Man Ray’s career is distinctive above all for the success he achieved in both the United States and Europe. First maturing in the center of American modernism in the 1910s, he made Paris his home in the 1920s and 1930s, and in the 1940s he crossed the Atlantic once again, spending periods in New York and Hollywood. His art spanned painting, sculpture, film, prints and poetry, and in his long career he worked in styles influenced by Cubism, Futurism, Dada and Surrealism. He also successfully navigated the worlds of commercial and fine art, and came to be a sought-after fashion photographer. He is perhaps most remembered for his photographs of the inter-war years, in particular the camera-less pictures he called ‘Rayographs’, but he always regarded himself first and foremost as a painter. Although he matured as an abstract painter, Man Ray eventually disregarded the traditional superiority painting held over photography and happily moved between different forms. Dada and Surrealism were important in encouraging this attitude; they also persuaded him that the idea motivating a work of art was more important than the work of art itself. For Man Ray, photography often operated in the gap between art and life. It was a means of documenting sculptures that never had an independent life outside the photograph, and it was a means of capturing the activities of his avant-garde friends. His work as a commercial photographer encouraged him to create fine, carefully composed prints, but he would never aspire to be a fine art photographer in the manner of his early inspiration, Alfred Stieglitz. André Breton once described Man Ray as a ‘pre-Surrealist’, something which accurately describes the artist’s natural affinity for the style. Even before the movement had coalesced, in the mid 1920s, his work, influenced by Marcel Duchamp, had Surrealist undertones, and he would continue to draw on the movement’s ideas throughout his life. His work has ultimately been very important in popularizing Surrealism.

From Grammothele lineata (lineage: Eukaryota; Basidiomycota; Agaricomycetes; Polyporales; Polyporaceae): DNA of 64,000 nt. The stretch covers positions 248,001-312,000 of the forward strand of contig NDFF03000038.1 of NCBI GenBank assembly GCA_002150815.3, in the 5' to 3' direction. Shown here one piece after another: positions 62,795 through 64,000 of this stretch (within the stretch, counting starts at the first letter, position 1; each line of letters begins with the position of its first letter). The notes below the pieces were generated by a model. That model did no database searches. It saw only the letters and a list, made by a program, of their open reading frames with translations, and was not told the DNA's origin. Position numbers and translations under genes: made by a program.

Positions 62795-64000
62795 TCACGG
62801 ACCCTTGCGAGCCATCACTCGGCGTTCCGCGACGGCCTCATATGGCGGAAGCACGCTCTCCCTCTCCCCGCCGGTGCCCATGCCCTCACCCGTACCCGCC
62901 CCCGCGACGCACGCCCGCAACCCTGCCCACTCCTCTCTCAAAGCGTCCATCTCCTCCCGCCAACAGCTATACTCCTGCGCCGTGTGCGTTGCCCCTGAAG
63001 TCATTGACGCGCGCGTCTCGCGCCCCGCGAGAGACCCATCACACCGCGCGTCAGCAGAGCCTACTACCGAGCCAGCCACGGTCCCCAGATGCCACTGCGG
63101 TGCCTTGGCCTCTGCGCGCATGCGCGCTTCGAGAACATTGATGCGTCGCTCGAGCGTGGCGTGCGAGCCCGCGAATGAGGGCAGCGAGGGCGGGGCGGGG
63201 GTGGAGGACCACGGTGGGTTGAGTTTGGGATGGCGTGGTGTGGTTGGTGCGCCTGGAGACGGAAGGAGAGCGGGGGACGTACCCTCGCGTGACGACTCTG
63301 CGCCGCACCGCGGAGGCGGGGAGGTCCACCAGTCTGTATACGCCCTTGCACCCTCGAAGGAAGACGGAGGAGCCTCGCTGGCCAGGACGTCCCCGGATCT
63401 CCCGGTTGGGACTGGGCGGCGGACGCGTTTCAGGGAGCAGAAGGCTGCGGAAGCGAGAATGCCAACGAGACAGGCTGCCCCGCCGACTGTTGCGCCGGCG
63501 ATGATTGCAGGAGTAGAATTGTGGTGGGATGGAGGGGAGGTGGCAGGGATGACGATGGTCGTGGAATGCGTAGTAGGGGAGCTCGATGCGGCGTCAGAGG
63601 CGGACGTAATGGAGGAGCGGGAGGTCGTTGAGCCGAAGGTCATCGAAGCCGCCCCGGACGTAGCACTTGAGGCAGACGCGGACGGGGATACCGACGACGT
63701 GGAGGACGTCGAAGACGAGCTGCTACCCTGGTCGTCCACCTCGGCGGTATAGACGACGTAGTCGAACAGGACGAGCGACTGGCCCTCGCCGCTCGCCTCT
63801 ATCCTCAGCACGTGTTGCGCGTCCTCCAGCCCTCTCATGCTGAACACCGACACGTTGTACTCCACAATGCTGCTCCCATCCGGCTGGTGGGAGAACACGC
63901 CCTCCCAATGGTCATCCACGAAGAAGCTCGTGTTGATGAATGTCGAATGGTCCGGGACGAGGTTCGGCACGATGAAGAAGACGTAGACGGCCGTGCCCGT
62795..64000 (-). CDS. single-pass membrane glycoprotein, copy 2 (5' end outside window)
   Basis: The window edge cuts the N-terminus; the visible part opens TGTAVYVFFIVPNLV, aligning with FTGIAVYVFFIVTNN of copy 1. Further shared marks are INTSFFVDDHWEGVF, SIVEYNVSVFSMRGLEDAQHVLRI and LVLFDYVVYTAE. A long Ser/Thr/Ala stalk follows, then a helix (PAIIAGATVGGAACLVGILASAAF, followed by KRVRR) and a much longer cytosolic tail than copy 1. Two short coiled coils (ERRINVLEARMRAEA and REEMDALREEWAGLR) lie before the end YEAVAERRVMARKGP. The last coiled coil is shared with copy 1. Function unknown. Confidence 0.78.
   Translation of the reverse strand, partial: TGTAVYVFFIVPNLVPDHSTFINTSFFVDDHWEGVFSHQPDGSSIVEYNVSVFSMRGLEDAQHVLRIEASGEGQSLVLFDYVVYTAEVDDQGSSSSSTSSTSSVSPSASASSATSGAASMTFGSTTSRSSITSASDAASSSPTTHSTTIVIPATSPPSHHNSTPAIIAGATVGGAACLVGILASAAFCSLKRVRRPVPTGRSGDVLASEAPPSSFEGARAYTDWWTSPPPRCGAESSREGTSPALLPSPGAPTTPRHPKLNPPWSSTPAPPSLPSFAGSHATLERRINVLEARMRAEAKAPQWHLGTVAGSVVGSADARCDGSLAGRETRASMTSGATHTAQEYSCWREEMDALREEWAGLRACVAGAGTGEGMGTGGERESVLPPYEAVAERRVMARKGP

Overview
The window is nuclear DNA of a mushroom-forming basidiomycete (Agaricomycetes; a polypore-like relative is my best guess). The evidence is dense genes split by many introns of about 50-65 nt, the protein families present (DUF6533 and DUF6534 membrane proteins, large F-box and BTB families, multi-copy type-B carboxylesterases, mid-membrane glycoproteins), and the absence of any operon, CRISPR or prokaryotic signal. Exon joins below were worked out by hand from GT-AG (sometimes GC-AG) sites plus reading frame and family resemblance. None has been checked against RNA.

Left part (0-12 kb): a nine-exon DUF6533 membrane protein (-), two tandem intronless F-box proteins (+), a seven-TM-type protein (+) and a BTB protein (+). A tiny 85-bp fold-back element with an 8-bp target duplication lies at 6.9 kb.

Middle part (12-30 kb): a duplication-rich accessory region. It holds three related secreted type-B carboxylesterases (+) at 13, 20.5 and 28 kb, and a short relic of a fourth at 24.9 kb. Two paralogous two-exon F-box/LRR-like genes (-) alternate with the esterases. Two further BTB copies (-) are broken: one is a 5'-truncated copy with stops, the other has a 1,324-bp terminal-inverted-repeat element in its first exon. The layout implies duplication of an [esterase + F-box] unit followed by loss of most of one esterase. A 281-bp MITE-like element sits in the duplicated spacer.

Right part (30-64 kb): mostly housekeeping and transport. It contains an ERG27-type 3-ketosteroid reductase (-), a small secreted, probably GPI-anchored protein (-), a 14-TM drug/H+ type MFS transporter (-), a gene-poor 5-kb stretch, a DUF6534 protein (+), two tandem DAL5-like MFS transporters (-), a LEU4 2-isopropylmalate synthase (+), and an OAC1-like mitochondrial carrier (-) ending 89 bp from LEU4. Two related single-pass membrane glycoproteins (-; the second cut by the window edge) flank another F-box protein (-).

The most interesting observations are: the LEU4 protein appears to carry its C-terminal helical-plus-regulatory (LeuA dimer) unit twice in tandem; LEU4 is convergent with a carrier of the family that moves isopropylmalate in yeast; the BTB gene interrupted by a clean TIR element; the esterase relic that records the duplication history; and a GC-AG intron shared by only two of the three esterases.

More Artwork by Man Ray
Man Ray: ‘Le Violon d’Ingres (variant)’, 1924, Photographic reproduction, Kiki de Montparnasse in a variante of “Violons d’Ingres”. © Man Ray Trust / ADAGP, BI, Paris 2010, size 18 x 24 cm, Price € 280,- Order Here!
Man Ray: ‘ Larmes de verre / Glass Tears’, 1934, Photographic reproduction © Man Ray Trust / ADAGP, BI, Paris 2010, size: 24 x 33 cm. Price € 280,- Order Here!
About this Artwork
Judging from his inclusion of this image in other photographic compositions, Man Ray must have considered Tears one of his most successful photographs. A cropped version of it with a single eye also appears as the first plate in a 1934 book of his photographs. Like the emotive expression of a silent screen star in a film still, the woman’s plaintive upward glance and mascara-encrusted lashes seem intended to invoke wonder at the cause of her distress. The face belongs to a fashion model who cries tears of glistening, round glass beads; the effect is to aestheticize the sentiment her tears would normally express. Man Ray made this photograph in Paris around the time of his breakup with his lover Lee Miller, and the woman’s false tears may relate to that event in the artist’s life.
Man Ray: “Noire et Blanche”, 1926, Photographic reproduction © Man Ray Trust / ADAGP, BI, Paris 2010. size: 24 x 33 cm. Price € 280,- Order Here!
Man Ray: ‘Kiki de Montparnasse’, 1924, Photographic reproduction © Man Ray Trust / ADAGP, BI, Paris 2010, size: 18 x 24 cm, triple portrait woman close-up on face, extract from Fernand Leger’s “Ballet Mecanique” superimposition, picture from a movie. Price € 280,- Order Here!
Man Ray: ‘Yesterday Today Tomorrow’, 1924, Photographic reproduction © Man Ray Trust / ADAGP, BI, Paris 2010, size 18 x 24 cm. Price € 280,- Order Here!
Man Ray: ‘Untitled’, 1966, 1 color lithograph, handsigned on the bottom right, numbered left, edition of 125, sheet size: 64.77 x 55.88 cm / 25 1/2″ x 22″ ins. Price € 5.200,- Order Here!
See more famous photographers of that time: George Hoyningen-Huene